• Posted on: 11/20/2018

    The RetailWire Christmas Commercial Challenge: Big Lots vs. Dick’s Sporting Goods

    This is an absolute landslide in favor of Dick's. Aside from the bags as they walk in the door and the end tag, the Big Lots ad could be for any retailer in almost any product category in the world. "Save on lots of products" is a marketing message targeted to absolutely no one. The Dick's commercial hits on a real world and emotional experience that many families have and wraps it around a specific product and product category that is probably a big seller for Dick's during the holiday. It also happens to be a product that is less likely to be purchased online via Amazon, so gives a reason for someone to go into Dick's to shop. Dick's has my vote, not just in this challenge, but for the entire holiday season so far.
  • Posted on: 11/19/2018

    FAO Schwarz makes an iconic comeback in the Big Apple

    Like the Glossier store that was featured last week, this new FAO Schwarz store is only as good as what it is intended to be. If this is a single location or even a small set of stores globally that each need to turn a profit then I don't see success in their future. Turning a profit selling toys in NYC just does not seem like a great option. However, if these stores are marketing expenses that drive brand awareness, experience, sales of the brand online and in other retailers then it is a great move. ThreeSixty Group has some of the best supply chains in all of China which is saying a lot. They can use these relationships for insanely low costs and also speed to market and then use a revamped and built up brand equity of FAO Schwarz to fill the void left in the toy space.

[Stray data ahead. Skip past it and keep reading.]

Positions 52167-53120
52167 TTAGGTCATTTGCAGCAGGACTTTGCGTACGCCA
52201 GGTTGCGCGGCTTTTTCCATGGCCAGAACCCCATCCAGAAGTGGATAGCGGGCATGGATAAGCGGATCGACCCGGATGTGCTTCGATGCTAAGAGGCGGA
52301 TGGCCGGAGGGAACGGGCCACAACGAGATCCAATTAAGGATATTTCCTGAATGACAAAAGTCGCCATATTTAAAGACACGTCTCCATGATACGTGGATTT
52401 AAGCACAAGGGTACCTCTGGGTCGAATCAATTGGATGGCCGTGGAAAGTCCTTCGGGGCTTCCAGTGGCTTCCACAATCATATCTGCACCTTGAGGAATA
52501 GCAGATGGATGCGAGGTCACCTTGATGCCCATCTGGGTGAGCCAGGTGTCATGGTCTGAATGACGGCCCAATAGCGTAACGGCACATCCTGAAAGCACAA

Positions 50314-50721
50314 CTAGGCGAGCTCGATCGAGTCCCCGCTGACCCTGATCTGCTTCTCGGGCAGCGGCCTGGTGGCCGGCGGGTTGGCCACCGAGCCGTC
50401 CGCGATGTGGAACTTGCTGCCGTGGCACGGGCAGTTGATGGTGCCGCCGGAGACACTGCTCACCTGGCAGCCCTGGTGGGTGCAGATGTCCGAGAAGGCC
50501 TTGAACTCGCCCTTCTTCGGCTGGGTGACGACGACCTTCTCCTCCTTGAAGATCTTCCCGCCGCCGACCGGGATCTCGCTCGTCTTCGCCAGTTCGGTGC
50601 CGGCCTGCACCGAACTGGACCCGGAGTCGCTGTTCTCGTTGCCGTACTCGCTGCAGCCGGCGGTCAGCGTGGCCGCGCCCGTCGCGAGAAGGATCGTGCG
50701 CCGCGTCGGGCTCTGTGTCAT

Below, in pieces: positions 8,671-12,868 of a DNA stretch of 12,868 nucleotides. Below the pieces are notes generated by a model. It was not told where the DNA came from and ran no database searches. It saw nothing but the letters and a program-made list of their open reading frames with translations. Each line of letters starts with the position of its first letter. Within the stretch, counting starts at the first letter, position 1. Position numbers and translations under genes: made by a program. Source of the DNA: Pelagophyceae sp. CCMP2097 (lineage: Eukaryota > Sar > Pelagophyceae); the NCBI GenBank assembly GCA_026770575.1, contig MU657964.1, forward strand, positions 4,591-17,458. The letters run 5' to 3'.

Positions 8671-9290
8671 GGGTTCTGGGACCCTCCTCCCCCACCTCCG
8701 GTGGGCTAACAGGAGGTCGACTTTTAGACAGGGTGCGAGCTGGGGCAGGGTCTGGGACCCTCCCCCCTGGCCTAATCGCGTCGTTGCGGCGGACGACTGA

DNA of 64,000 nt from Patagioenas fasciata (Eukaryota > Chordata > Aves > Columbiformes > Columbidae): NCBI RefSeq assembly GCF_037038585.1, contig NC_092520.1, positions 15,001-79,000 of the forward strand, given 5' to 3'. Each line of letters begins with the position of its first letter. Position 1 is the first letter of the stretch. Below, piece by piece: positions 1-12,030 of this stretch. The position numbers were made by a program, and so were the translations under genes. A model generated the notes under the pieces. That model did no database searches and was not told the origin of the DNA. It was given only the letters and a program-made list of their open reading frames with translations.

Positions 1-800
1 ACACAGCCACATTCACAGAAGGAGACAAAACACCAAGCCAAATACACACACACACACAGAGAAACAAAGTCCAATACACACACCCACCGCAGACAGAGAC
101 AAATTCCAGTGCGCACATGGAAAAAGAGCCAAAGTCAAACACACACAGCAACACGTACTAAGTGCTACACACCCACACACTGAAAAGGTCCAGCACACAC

• Posted on: 11/16/2018

    Apple-inspired Glossier opens ‘adult Disneyland’ flagship store

    Glossier approach is perfect for the brand. Make the place an experience that encourages social media in the stores and education. This is a marketing expense and from what it sounds like, a great use of marketing dollars especially as they start to plateau with what they can do in digital. As long as they don't need to turn a profit on this store -- it will work great. I bet lots of brick and mortar retailers in NYC wish they did not have to make a profit.
  • Posted on: 11/16/2018

    RetailWire Christmas Commercial Challenge: Amazon vs. Best Buy

    Pretty simple campaigns:
    • Amazon = millions of brown boxes
    • Best Buy= helpful people
    I like people more than boxes. Amazon highlights what makes holiday shopping at Amazon so boring and tries to tie emotion to it, getting brown boxes -- lots of them -- in the mail. No one stares at a truck full of Amazon boxes with joy except maybe the thieves who plan to steal them off the porch when they are dropped off. The only saving grace is that at least they showed real humans in their warehouses this year instead of robots and the song is a great commercial jingle. I am still singing "can you feel it?" Best Buy kills it in this match up. Explains what makes them stand out from others and focuses on it. Real people helping you with two real world problems -- a difficult Christmas list and home technology set up. It showcases popular products like the drone and Nintendo Switch but no mention of discounts which is great. The CTA highlights free shipping and the second ad highlights free in home help and expertise which are great reasons to shop at Best Buy. Even the use of black and white and then the blue to focus on the "blue shirts" and cement the ideas that blue shirted people are here to help is great. Sadly- I will still spend more money with Amazon this year then with anyone else and certainly more than at Best Buy regardless of creative campaigns.